Energy Costs Hitting Farmers, Deep Sea Drilling Can Help

Farmers and ranchers are currently facing the highest energy costs on record. In fact, farmers’ fuel expenses for 2005 exceeded their 2004 fuel expenses by 37 percent or roughly $5 billion dollars.

We are particularly concerned about high natural gas prices, because they factor into fertilizer, irrigation and heating costs. For example, this spring, the average price for ammonia fertilizer for crop production was $521 per ton … more than double the cost in 2002. That’s quite a hit to the pocketbook, any way you look at it.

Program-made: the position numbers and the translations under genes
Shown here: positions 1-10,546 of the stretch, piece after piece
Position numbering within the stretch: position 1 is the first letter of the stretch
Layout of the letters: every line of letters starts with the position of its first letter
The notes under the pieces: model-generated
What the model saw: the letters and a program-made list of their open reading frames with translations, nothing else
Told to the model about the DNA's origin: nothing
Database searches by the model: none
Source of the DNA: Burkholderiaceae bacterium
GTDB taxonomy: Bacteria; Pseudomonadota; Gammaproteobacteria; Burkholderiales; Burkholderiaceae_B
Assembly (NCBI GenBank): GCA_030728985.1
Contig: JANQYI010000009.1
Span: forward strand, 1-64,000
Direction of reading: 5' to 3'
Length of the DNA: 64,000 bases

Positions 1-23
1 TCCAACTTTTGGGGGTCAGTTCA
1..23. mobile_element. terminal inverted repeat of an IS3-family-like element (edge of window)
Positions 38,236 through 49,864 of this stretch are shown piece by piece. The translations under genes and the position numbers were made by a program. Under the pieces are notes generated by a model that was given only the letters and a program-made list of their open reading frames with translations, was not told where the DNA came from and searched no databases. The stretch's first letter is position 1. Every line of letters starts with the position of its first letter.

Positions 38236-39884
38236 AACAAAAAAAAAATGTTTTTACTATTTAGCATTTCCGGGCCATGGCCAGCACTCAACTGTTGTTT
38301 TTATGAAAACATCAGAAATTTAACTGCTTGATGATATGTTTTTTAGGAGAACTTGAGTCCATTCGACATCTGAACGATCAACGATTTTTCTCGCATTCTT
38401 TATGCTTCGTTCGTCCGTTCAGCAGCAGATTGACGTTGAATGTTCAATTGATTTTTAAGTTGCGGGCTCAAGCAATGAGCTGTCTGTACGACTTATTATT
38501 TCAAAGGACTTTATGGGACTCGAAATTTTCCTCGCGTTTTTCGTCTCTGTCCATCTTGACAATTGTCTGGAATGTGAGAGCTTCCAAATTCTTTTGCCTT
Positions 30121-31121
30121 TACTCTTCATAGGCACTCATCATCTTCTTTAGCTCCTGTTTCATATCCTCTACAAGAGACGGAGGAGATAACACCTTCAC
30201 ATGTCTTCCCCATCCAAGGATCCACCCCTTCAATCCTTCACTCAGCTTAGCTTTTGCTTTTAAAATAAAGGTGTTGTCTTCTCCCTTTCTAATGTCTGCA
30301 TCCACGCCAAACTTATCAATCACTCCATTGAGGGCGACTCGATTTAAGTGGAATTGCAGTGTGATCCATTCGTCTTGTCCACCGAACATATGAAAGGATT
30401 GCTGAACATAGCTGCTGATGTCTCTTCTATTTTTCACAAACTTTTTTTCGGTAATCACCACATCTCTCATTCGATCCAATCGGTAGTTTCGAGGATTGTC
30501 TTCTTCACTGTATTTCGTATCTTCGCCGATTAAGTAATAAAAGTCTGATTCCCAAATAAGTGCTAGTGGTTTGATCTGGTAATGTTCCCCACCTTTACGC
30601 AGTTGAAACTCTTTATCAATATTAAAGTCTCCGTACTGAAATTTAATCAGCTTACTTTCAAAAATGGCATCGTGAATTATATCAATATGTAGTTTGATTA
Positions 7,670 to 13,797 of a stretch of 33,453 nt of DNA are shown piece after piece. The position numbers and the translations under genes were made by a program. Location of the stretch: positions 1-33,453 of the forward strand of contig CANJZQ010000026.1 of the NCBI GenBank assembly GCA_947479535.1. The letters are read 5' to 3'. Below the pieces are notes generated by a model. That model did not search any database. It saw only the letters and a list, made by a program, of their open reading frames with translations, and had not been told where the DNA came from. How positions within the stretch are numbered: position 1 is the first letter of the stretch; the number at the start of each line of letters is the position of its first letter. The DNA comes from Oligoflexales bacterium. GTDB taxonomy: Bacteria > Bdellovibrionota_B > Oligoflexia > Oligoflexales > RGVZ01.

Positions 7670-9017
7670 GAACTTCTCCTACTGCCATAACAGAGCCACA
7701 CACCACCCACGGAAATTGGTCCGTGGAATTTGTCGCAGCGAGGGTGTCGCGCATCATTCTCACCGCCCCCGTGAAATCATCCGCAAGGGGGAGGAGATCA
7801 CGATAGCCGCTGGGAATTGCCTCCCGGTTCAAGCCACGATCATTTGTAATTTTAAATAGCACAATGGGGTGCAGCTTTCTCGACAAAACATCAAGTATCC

It’s clear that high energy costs are going to remain an unfortunate fact of life, unless aggressive efforts are made to promote exploration and development of domestic natural gas resources. That is why we are urging House members to cast “yea